By Katie Dickie
Beauty and the Beast have recently been relaunched to our cinema screens, with the 2017 version a live action film, compared to the 1991 animation.
Director, Bill Condon, employs the latest technology in visual effects, computer generated imagery. Using 3D computer graphics to create scenes or special effects throughout the film.
When a handsome prince, played by Dan Stevens is transformed into a Beast by an enchantress who warns, “Beauty is found within,” she also places a curse on his servants.
Emma Watson plays Belle, the bookish beauty and heroine. Our first introduction shows her strolling around her home village of Villeneuve, in France, singing, “I want more than this provincial life.”
Gaston, a former soldier in the French army, seeks to marry Belle and is played by Luke Stevens. Will he succeed?
Lefou played by Josh Gad is Gaston’s side- kick and displays subtle affection towards him throughout the film.
Kevin Kline plays Belles father Maurice, a music- box maker. After picking a rose in the grounds of the castle, he is taken captive by the Beast.
Belle becomes a prisoner in exchange for her father going free. Will Belle soften the Beast’s heart?
If she falls in love with him the curse will be lifted on the Beast and his servants. Will this happen before the last petal falls from an enchanted rose?
Is Belle suffering from ‘Stockholm syndrome’? (Where a captive shares feelings of trust or affection toward their captor). Emma Watson has strongly disputed such claims, in recent interviews. I feel the relationship between Belle and the Beast is a matter for your own interpretation.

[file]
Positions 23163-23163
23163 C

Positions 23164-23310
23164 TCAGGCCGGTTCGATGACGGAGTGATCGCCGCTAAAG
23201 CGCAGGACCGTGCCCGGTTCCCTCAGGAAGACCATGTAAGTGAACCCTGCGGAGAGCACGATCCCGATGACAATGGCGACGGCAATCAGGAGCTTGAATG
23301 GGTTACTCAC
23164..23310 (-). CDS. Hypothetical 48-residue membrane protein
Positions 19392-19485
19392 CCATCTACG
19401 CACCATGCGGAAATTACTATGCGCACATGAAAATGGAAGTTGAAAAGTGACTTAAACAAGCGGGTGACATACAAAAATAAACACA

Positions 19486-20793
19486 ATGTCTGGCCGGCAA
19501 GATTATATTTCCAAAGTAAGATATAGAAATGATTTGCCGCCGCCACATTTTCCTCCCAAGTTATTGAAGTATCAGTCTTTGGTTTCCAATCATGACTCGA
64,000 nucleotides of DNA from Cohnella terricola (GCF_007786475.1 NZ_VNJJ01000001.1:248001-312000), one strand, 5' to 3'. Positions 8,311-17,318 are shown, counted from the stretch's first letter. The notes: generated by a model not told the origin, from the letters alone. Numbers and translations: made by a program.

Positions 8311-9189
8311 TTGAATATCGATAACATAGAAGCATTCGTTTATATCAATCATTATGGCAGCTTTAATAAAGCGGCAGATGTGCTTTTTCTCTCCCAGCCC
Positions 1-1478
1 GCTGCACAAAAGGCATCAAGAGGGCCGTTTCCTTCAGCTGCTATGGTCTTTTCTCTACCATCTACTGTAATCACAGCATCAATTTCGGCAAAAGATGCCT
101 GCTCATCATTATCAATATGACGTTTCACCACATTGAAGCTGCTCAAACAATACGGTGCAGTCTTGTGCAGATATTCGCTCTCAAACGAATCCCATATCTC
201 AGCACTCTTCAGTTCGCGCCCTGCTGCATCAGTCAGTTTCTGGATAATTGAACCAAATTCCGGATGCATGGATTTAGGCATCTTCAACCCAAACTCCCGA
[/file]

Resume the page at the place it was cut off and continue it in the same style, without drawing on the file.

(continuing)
During a ballroom scene at the end, there is a brief ‘gay encounter’ with Lefou and another gentleman. This storyline has attracted much publicity, however young children would not pick up on this.
Beauty and the Beast is an excellent film, live action gave the film a good pace and depth, something that animation alone could not achieve. Cast performances were all superb.
The soundtrack, which has added three new songs, aided performance and helped convey background storylines.
Sarah Greenwood, production designer, added decadence to the sets and improved viewers understanding of the time period.
A parental guidance (PG) rating has been given to the film, as it contains some violent scenes, but should not unsettle a child aged eight or older.
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